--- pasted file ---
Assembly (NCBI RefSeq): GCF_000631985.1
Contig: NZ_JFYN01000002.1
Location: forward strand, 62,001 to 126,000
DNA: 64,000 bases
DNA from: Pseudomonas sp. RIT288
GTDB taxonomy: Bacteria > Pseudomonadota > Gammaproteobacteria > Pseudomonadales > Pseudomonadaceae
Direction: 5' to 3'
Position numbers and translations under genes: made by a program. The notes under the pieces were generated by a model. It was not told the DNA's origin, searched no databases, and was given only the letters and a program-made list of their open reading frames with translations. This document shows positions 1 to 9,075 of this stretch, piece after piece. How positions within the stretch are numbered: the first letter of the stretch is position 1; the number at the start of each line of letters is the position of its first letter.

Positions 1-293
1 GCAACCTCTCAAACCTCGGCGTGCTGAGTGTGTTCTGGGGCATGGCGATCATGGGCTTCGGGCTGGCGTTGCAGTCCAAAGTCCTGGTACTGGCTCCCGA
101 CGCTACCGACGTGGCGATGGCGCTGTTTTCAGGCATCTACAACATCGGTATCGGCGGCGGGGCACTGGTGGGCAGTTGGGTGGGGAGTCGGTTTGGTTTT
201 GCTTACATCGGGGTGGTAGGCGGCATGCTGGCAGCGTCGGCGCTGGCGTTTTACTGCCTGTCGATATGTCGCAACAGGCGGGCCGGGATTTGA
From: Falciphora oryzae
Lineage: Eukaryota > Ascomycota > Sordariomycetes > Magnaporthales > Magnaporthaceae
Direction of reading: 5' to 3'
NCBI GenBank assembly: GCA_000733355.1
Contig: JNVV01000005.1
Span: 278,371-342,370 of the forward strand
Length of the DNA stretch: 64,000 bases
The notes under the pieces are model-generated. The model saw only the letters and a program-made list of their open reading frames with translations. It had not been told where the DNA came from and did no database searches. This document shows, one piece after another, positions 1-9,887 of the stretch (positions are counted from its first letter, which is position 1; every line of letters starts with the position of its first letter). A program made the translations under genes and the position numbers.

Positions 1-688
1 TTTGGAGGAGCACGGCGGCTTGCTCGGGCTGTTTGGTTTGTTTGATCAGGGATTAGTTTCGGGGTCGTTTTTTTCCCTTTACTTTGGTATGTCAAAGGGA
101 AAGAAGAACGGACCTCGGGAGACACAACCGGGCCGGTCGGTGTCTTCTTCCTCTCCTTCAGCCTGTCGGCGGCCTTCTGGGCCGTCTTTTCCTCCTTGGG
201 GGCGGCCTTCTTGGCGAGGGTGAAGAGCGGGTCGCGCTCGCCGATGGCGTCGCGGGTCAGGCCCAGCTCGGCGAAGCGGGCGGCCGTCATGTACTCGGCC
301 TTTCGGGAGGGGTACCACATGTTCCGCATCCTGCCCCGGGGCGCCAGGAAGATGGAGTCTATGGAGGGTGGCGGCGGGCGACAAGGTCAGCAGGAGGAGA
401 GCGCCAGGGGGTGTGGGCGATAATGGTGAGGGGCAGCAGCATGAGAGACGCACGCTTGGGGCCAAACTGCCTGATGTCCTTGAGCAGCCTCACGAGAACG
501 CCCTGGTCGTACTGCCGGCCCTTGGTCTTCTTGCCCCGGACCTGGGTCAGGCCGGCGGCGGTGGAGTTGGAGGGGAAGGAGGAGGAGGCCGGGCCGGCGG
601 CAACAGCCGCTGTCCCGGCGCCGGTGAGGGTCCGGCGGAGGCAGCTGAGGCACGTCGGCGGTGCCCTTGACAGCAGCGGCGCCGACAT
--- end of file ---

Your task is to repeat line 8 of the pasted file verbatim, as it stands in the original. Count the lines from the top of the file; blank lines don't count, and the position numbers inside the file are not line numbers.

Position numbers and translations under genes: made by a program. The notes under the pieces were generated by a model. It was not told the DNA's origin, searched no databases, and was given only the letters and a program-made list of their open reading frames with translations. This document shows positions 1 to 9,075 of this stretch, piece after piece. How positions within the stretch are numbered: the first letter of the stretch is position 1; the number at the start of each line of letters is the position of its first letter.